If the de facto Government, led by Roberto Micheletti, did not meet the deadline, she expressed hope that the international community would review the need for “perhaps more thorough sanctions on the Honduran regime”.

Asked by correspondents what that might mean, Ms. Rodas suggested pressure on the perpetrators of the coup through their businesses and banks could help. “We must isolate the perpetrators and make sure they are not legitimized”, she said, adding that the Honduran people, meanwhile, would continue their peaceful struggle.

She thanked the entire international community for their reactions so far, but noted that 70 per cent of Honduran trade and investment involved the United States, which could use multilateral mechanisms to apply direct sanctions to the perpetrators of the coup.

In regard to compromise proposals such as the installation of a caretaker President between the elections and the inauguration date in January, she insisted her Government and people would refuse to accept such illegal mechanisms, warning: “We mustn’t find unconstitutional ways to resolve an unconstitutional situation.”

“We want a return to the day before the coup d’état”, she specified, explaining that: “We don’t want to put a balm on the wound. We have to cure the wound”.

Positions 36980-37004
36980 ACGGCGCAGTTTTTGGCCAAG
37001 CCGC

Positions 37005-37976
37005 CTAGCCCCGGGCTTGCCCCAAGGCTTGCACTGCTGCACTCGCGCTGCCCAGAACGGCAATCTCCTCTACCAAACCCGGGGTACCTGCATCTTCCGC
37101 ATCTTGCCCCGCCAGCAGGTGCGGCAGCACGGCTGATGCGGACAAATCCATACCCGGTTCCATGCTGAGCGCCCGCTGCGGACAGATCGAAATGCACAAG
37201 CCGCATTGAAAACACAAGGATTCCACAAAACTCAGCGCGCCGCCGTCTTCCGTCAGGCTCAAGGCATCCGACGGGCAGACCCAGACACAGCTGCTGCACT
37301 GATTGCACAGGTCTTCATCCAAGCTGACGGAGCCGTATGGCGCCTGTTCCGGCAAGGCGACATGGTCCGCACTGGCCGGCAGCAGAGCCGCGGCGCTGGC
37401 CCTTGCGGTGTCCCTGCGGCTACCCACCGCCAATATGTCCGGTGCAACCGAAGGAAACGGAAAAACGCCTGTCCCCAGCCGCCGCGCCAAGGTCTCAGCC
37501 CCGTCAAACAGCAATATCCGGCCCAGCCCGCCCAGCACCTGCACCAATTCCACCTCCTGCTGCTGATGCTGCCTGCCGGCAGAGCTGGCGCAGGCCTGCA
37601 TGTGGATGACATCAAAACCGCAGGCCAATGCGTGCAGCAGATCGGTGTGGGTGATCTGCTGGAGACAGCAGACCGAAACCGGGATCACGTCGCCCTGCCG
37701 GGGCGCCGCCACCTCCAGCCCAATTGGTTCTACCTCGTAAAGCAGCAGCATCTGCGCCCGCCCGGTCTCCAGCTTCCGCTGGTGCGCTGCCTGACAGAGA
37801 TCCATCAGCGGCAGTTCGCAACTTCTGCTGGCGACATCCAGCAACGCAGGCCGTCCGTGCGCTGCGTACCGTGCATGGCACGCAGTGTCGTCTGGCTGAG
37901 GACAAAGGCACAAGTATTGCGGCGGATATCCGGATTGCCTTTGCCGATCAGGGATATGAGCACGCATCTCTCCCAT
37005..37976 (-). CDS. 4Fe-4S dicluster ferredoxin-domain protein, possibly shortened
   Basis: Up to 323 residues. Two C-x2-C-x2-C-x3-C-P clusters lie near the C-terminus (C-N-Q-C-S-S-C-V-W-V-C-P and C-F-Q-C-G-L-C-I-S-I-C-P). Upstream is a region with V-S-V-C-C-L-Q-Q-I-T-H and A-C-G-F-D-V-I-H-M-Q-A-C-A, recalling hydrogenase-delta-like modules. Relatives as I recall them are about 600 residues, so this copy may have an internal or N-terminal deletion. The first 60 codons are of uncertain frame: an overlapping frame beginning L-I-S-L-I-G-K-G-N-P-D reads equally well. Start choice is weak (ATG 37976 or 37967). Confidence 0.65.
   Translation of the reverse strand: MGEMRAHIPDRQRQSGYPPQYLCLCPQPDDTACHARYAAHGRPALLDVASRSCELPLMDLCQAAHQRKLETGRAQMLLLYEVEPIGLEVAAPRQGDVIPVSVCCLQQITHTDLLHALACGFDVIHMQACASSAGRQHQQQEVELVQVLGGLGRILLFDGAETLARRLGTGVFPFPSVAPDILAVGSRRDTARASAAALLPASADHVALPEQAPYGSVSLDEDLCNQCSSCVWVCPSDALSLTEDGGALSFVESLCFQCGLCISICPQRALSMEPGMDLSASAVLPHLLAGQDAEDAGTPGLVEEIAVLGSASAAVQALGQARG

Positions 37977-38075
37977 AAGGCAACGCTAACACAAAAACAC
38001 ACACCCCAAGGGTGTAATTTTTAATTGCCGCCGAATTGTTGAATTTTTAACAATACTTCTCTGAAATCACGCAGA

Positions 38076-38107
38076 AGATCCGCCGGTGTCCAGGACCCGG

She stressed, in addition, that the human rights situation in Honduras was only getting worse, with violations increasing on the part of the de facto authorities and President Zelaya under a constant “state of siege” in an embassy surrounded by police and military forces and illuminated by stadium lights. He was subject to constant torture through noise, light and threats of assault and death, she maintained.

The regime had virtually suspended all constitutional guarantees, including freedom of the press, and wanted to impose an election to legitimize its crime, she said, adding that President Zelaya had not called for violent action at any point, and that the violence was utilized only by the coup perpetrators.

Asked about the denunciation of the de facto regime’s use of Colombian mercenaries and its acquisition of arms, including chemical weapons, from a Jewish dealer, Ms. Rodas clarified that her Government had joined in the United Nations working group on the use of paramilitaries in its denunciation of the use of such soldiers. In the case of the weapons being supplied to the Honduran army, an individual had been denounced, not his people or his country of origin.

Unfortunately, she said, that denunciation was being used to accuse her Government of prejudice by lobbyists in the United States hired by the new regime for $300,000. She said they had used a new model for forced succession, which she called “Launch a coup and then hire lobbyists.”


>>In the following statement, UN Secretary-General’s spokesperson disavows ridiculous Honduran press reports about UN weighing in on legality of the Honduran coup.

Statement Attributable to the Spokesperson for the Secretary-General on Honduras

October 14, 2009

New York, 14 October 2009 – Statement Attributable to the Spokesperson for the Secretary-General on Honduras